Columns > Published on August 14th, 2019

Beat the Heat of the Dog Days of Summer with These Five Dog Novels

Header image via Pexels

Ah, the Dog Days of Summer. When I was a kid, I thought this the perfect label for those sweltering, stifling days of August when it was so hot that even the dogs could do nothing but dig holes in the cool dirt beneath the porch and wait it out. I’ve since come to know the Dog Days as a reference to Sirius, the Dog Star, and its position rising in the night sky. The ancient Greeks knew it to be a time portentous of disaster—wars, plagues and the wrath of the Gods raining down. At times like now, when the “feels like” temperature is steady at 100, day and night, and the humidity hovers around 90 percent, that wrath is palatable. It’s clear the Greeks were on to something.

But to help you get through it, I’m going to look on the bright side (of the giant flaming ball in the sky that causes me to sweat every time I so much as open my front door). What better way to survive the Dog Days than with a dog-centered novel? So, flip on the AC, fan yourself in front of the open fridge, make yourself a frozen drink or spray yourself with the hose—whatever you need to do to—and then pick up one of these cool canine reads to help you make it to the fall. Or, as we say here in Florida—the summer after the summer…

"Lily and the Octopus" by Steven Rowley

It’s no surprise that Steven Rowley’s funny, brilliant, and utterly compelling debut novel is first up on my list. I will be straight-up with you, though, it’s the sort of book that will make you ugly-cry, so here’s a far warning not to finish it in public. The magic of Lily and the Octopus, however, is that it’s far from sappy; instead Rowley builds the relationship between Lily—an aging dachshund—and her human Ted in such a way that their story is absolutely unforgettable and completely relatable, whether you’re a dog person or not.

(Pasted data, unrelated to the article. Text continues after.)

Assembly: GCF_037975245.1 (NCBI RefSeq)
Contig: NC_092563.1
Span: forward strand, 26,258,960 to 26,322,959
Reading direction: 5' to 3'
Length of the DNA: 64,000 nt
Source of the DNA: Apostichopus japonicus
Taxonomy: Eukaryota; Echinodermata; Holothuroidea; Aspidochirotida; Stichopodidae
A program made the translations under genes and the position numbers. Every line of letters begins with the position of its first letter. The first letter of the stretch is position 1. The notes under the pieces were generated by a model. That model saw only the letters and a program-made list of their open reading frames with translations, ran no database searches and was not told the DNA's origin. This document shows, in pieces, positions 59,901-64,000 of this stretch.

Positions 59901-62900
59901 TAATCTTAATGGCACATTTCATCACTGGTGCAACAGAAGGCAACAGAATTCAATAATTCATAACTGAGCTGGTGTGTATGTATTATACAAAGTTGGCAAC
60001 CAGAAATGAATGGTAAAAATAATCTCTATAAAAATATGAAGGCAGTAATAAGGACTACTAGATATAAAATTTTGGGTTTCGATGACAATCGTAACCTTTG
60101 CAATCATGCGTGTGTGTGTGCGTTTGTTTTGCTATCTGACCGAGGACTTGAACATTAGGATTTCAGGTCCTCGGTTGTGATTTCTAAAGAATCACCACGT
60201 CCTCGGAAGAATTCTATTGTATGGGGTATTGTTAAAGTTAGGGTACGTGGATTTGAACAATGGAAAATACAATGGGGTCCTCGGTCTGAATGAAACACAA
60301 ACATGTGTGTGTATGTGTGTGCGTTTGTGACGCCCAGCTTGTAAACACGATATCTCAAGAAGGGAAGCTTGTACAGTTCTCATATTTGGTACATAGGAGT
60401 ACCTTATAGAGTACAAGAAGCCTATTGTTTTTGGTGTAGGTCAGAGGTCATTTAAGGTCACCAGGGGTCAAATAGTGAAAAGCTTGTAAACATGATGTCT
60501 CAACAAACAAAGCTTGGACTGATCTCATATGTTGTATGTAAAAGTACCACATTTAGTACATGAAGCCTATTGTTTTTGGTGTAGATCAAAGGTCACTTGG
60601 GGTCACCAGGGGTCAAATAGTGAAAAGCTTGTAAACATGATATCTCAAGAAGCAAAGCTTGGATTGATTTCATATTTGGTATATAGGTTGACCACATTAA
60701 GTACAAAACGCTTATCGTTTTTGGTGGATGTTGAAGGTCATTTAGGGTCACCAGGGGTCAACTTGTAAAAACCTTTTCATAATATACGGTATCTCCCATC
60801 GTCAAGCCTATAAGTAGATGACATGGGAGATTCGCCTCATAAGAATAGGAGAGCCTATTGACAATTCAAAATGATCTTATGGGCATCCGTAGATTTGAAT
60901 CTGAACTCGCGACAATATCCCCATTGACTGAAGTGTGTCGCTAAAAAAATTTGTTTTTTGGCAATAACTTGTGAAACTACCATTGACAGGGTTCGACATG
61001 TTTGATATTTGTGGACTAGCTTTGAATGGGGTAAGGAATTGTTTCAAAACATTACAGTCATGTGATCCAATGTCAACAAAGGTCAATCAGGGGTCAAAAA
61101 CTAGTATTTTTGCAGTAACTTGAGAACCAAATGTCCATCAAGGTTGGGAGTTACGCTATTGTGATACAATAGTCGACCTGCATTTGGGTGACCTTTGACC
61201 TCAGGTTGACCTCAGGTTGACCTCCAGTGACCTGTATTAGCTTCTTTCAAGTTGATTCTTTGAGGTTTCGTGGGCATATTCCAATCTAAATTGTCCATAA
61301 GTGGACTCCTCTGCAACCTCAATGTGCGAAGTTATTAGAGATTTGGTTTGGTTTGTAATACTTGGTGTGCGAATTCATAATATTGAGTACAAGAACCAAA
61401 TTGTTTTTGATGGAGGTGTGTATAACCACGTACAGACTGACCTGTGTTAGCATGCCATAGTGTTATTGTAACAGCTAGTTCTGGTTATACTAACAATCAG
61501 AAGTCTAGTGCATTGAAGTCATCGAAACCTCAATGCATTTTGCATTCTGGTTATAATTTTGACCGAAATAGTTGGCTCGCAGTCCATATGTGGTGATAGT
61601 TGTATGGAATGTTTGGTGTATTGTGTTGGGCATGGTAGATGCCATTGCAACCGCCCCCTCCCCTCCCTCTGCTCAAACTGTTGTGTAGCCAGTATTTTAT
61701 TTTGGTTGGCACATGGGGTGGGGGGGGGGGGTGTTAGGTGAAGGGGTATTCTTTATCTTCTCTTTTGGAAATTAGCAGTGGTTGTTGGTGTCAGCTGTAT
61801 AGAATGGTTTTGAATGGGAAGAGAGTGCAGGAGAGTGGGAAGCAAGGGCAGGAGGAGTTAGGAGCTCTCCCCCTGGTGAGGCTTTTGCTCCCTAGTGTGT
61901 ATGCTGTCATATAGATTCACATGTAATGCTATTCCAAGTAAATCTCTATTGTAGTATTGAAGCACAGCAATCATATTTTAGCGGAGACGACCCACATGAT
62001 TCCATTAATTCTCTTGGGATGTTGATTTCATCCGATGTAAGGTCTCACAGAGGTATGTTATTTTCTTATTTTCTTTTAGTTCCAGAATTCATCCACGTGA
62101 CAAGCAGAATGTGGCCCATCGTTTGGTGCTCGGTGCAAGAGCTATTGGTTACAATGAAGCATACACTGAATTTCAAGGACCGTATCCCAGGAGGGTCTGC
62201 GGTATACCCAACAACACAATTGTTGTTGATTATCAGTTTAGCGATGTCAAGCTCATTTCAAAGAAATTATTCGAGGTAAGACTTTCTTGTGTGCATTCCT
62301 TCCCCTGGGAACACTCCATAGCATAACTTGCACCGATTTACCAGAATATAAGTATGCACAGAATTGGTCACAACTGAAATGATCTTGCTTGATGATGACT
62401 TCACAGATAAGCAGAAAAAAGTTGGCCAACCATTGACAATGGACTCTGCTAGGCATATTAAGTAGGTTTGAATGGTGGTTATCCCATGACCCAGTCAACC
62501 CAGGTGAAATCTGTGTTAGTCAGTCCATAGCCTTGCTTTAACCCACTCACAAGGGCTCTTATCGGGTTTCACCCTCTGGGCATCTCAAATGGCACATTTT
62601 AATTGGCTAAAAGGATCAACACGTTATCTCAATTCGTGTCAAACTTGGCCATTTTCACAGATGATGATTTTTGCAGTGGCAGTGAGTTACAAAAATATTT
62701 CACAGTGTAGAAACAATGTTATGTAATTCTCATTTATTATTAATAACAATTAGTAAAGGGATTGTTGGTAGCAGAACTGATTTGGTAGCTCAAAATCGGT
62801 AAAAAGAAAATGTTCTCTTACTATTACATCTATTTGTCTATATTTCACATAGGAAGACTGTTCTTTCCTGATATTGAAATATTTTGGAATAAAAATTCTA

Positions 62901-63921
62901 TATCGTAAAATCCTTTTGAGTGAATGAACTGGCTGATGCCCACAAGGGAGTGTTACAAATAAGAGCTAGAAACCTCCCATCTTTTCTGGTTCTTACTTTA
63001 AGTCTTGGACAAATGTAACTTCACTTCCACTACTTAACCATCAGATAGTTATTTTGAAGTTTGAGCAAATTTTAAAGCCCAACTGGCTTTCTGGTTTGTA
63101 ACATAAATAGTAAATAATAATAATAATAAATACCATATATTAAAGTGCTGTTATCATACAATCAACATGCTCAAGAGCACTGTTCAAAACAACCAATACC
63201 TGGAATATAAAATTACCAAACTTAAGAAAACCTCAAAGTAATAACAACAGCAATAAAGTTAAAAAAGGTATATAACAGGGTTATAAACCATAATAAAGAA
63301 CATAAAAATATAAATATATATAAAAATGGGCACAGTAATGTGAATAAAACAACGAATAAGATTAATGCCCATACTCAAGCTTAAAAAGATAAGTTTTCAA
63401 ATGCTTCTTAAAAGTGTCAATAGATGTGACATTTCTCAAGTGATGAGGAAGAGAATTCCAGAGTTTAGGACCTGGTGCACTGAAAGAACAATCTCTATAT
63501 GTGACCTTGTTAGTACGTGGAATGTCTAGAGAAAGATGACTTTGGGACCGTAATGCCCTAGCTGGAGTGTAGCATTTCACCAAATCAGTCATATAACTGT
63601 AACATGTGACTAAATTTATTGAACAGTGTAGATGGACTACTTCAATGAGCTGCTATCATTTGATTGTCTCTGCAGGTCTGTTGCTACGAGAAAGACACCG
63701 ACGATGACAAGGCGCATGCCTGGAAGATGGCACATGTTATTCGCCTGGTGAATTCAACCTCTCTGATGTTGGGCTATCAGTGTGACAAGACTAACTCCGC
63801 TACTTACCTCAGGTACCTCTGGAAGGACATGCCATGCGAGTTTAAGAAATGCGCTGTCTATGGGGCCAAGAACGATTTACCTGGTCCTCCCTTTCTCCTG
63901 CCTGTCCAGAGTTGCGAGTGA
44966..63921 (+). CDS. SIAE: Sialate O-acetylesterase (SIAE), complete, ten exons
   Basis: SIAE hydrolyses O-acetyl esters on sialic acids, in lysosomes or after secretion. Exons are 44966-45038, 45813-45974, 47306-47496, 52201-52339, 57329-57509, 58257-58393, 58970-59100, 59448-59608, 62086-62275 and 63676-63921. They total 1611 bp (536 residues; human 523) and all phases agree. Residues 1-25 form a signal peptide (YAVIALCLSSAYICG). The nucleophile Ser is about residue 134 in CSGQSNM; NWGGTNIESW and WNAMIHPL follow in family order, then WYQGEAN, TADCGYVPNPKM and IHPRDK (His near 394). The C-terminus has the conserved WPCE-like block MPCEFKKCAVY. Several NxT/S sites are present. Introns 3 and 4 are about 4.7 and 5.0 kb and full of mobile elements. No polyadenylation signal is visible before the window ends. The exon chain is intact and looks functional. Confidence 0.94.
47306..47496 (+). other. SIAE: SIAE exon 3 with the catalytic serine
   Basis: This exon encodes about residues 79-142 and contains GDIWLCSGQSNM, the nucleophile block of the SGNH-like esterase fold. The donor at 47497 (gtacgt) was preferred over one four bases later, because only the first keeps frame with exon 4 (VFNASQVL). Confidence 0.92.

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"Your Robot Dog" Will Die by Arin Greenwood

Spoiler Alert—Arin Greenwood’s YA novel is not Old Yeller with robots. While compelling, it’s also zany, a teenage coming-of-age tale set on Dog Island, complete with futuristic technology, corrupt corporations, baddies and, yes, robot dogs. It’s smart, fun, and while it will make you consider how we can better treat our furry best friends, it won’t bring on flashbacks of that time in second grade when you read Where the Red Fern Grows and sobbed into your animal crackers on the swing set. 

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"The Art of Racing in the Rain" by Garth Stein

Now a motion picture, Stein’s classic The Art of Racing in the Rain is, for me at least, the cornerstone of “modern dog literature.” Enzo, our wise dog narrator, is the inner voice we all hope our pets have (though I doubt we’d be so lucky). Looking after his racecar-driving human and his family, and dispensing the knowledge and philosophy only an old dog could offer, Enzo is a dog, and character, that will not soon be forgotten.

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"The Incredible Journey" by Shelia Burnford

Many readers find this story first as a film—either Disney’s 1963 adaption by the same name or the later remake Homeward Bound: The Incredible Journey, starring (the voices of) Sally Field, Michael J. Fox and Don Ameche. The book, written for children but appreciated by all, is the quintessential tale of house pets lots in the wilderness, doing everything possible to find their way home.

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"Travels with Charley: In Search of America" by John Steinbeck

There are still quite a few dog novels that could round out this list—Marley & Me, The Call of the Wild, The Dog Stars, Shiloh—just to name a few that come to mind, but I wanted to wrap things up with one of my favorites, even if it does rest on that precarious ‘memoir’ shelf. Steinbeck’s true account of his cross-country journey with his faithful poodle at his side reads like the Great American Novel all while tackling volatile issues such as race, class and American identity, as relevant today as they were in 1962. Charley plays a smaller role than any of the other dog characters to be found on this list, but if you want to read a book with a dog without anxiously turning every page waiting for the dog to die, then this might be the book for you.

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How about you? What is your favorite book that features man's best friend?

About the author

Steph Post is the author of the novels Lightwood and A Tree Born Crooked and her short fiction has most recently appeared in Haunted Waters: From the Depths, Nonbinary Review and the anthology Stephen King’s Contemporary Classics. She has been nominated for a Pushcart Prize, a Rhysling Award and was a semi-finalist for The Big Moose Prize. She is currently the writing coach at Howard W. Blake High School in Tampa, Florida.

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